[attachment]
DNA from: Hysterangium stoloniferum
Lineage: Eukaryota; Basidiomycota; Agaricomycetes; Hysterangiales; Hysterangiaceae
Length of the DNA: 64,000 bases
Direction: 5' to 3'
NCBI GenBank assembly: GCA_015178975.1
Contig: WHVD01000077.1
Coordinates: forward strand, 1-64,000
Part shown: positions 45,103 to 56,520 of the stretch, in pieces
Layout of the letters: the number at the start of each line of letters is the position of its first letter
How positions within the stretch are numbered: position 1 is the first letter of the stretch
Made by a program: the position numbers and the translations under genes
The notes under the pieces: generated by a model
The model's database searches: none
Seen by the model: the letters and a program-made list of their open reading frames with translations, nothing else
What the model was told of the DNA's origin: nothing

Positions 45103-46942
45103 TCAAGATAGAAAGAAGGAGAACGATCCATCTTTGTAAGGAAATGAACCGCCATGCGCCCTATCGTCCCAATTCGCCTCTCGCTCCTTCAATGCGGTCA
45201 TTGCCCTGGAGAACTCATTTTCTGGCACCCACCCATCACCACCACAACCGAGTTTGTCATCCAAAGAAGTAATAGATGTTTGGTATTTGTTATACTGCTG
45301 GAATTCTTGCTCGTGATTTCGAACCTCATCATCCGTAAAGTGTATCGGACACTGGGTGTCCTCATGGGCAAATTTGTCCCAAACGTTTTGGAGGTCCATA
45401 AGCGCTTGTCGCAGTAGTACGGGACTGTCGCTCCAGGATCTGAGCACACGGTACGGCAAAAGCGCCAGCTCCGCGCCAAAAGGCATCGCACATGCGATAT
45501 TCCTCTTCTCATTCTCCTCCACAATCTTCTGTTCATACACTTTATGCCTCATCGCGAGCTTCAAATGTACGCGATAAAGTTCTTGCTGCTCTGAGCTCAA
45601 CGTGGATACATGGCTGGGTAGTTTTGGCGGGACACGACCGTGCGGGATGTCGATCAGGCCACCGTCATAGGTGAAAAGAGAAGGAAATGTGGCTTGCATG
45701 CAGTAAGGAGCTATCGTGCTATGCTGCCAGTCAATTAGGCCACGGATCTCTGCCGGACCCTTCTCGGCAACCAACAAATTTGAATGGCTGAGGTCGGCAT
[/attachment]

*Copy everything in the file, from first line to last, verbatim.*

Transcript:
DNA from: Hysterangium stoloniferum
Lineage: Eukaryota; Basidiomycota; Agaricomycetes; Hysterangiales; Hysterangiaceae
Length of the DNA: 64,000 bases
Direction: 5' to 3'
NCBI GenBank assembly: GCA_015178975.1
Contig: WHVD01000077.1
Coordinates: forward strand, 1-64,000
Part shown: positions 45,103 to 56,520 of the stretch, in pieces
Layout of the letters: the number at the start of each line of letters is the position of its first letter
How positions within the stretch are numbered: position 1 is the first letter of the stretch
Made by a program: the position numbers and the translations under genes
The notes under the pieces: generated by a model
The model's database searches: none
Seen by the model: the letters and a program-made list of their open reading frames with translations, nothing else
What the model was told of the DNA's origin: nothing

Positions 45103-46942
45103 TCAAGATAGAAAGAAGGAGAACGATCCATCTTTGTAAGGAAATGAACCGCCATGCGCCCTATCGTCCCAATTCGCCTCTCGCTCCTTCAATGCGGTCA
45201 TTGCCCTGGAGAACTCATTTTCTGGCACCCACCCATCACCACCACAACCGAGTTTGTCATCCAAAGAAGTAATAGATGTTTGGTATTTGTTATACTGCTG
45301 GAATTCTTGCTCGTGATTTCGAACCTCATCATCCGTAAAGTGTATCGGACACTGGGTGTCCTCATGGGCAAATTTGTCCCAAACGTTTTGGAGGTCCATA
45401 AGCGCTTGTCGCAGTAGTACGGGACTGTCGCTCCAGGATCTGAGCACACGGTACGGCAAAAGCGCCAGCTCCGCGCCAAAAGGCATCGCACATGCGATAT
45501 TCCTCTTCTCATTCTCCTCCACAATCTTCTGTTCATACACTTTATGCCTCATCGCGAGCTTCAAATGTACGCGATAAAGTTCTTGCTGCTCTGAGCTCAA
45601 CGTGGATACATGGCTGGGTAGTTTTGGCGGGACACGACCGTGCGGGATGTCGATCAGGCCACCGTCATAGGTGAAAAGAGAAGGAAATGTGGCTTGCATG
45701 CAGTAAGGAGCTATCGTGCTATGCTGCCAGTCAATTAGGCCACGGATCTCTGCCGGACCCTTCTCGGCAACCAACAAATTTGAATGGCTGAGGTCGGCAT